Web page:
When spring rain events challenge timely herbicide applications before corn planting, agronomists and weed scientists say fall burndown treatments can help farmers manage those spring weeds.
“For growers with kochia, marestail and winter annual weed issues, a burndown herbicide combination with residual would be best to help reduce spring populations,” says Gared Shaffer, South Dakota State University Extension Weeds Field Specialist. “Depending on the next cash crop, a producer can select from active ingredients like atrazine, flumioxazin, flumioxazin + pyroxasulfone, pyroxasulfone, s-metolachlor, acetochlor or a combination of these to match your weeds and environmental conditions.”
Kansas State University Extension Weed Specialist Sarah Lancaster cites henbit as one of many reasons why eastern Kansas growers use a fall-applied program. “Henbit and other weeds take soil moisture and other resources that we’d rather have for our cash crops.”
Lancaster knows farmers have to strategically consider where they want to spend their weed control dollars in these challenging economic times. “When thinking about weed management, being proactive versus reactive to get a head start on weeds in the fall has its place. But it cannot be a substitute for a good residual program at planting time because the best time to kill weeds, especially pigweeds (waterhemp and Palmer) is before you see them,” she says.
For example, if you fall-apply and there’s a warm, wet winter, or you till the ground in the spring, that breaks up the herbicide barrier. Once you break up the herbicide barrier, you’re going to have a flush of weeds, she says. “Going into corn, we need a layered preemergent herbicide strategy to make sure there are no breaks in the barrier," Lancaster adds. "A start clean stay clean strategy is best because once we see weeds, they can get away from us fast, especially Palmer amaranth.”
Shaffer echoes that belief. “Because of the wet springs and the weed issues we’re having, weeds get out of control. Some of these fall herbicide options are only $6 to $7 per acre, which might save you a massive headache next spring if field conditions are unfavorable.”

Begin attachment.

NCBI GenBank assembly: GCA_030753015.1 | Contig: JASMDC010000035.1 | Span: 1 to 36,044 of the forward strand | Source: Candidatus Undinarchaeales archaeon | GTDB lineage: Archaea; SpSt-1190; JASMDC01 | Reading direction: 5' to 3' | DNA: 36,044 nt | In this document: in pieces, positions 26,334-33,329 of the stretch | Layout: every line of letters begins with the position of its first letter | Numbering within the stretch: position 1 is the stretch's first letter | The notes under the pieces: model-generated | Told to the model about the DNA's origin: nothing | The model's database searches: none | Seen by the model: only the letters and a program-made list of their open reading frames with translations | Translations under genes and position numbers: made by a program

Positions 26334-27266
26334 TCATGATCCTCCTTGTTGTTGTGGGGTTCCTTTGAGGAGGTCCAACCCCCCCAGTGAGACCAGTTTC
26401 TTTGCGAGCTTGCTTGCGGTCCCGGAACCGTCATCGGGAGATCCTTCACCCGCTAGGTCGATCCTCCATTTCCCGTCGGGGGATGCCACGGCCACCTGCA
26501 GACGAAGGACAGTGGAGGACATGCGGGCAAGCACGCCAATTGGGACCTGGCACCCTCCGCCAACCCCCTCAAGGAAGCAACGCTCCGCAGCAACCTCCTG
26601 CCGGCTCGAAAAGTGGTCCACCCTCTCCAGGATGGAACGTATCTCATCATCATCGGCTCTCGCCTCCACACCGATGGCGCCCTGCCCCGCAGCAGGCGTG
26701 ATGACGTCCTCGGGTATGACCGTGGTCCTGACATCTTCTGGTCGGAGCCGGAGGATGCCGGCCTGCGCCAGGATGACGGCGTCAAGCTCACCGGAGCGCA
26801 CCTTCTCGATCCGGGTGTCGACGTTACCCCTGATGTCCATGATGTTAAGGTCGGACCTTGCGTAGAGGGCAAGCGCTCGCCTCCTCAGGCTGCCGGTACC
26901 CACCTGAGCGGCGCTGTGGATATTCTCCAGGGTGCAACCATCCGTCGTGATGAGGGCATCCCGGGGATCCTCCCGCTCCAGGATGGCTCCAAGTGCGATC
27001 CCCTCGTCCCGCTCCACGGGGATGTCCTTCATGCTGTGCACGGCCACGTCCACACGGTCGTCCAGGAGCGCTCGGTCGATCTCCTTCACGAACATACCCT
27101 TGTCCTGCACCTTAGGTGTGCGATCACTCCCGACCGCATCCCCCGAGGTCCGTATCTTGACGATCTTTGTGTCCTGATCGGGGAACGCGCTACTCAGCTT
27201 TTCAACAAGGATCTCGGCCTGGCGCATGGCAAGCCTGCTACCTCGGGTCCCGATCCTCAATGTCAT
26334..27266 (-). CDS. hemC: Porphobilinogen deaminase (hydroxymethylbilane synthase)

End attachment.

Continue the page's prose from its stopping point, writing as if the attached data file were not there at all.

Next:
Fall weed scouting from the combine to note where weed escapes have occurred is essential. Keeping track of where you see reduced weed control at harvest can tell you where to check for herbicide resistance issues. “It gives you an idea about how you might need to change up your herbicide selection or your weed management program in general,” Lancaster says.
Once you know your key weeds, tailor a herbicide mix for existing species size plus residual control. “It’s always best to spray during warmer temperatures when weeds are actively growing,” Shafer says. “Some herbicides like 2,4-D work better when daytime temps are in the 60s, while other products thrive in 40- and 50-degree temps, especially residual products that control perennials. Always refer to the herbicide labels for details on temperature, weed size, application rates, tank mix specifics, spray volume and nozzle use.”
Lancaster says winter weather tells the tale of potential spring weed control. “Once the ground freezes, soil microorganisms stop breaking the herbicides down,” she says. “After a cold, dry winter, you’ll see more residual herbicidal activity once the soils warm up. But a warmer, wetter winter will continue to break down the herbicide so there won’t be as much activity by spring. Either way, fall applications should be followed up with a residual herbicide at planting.”
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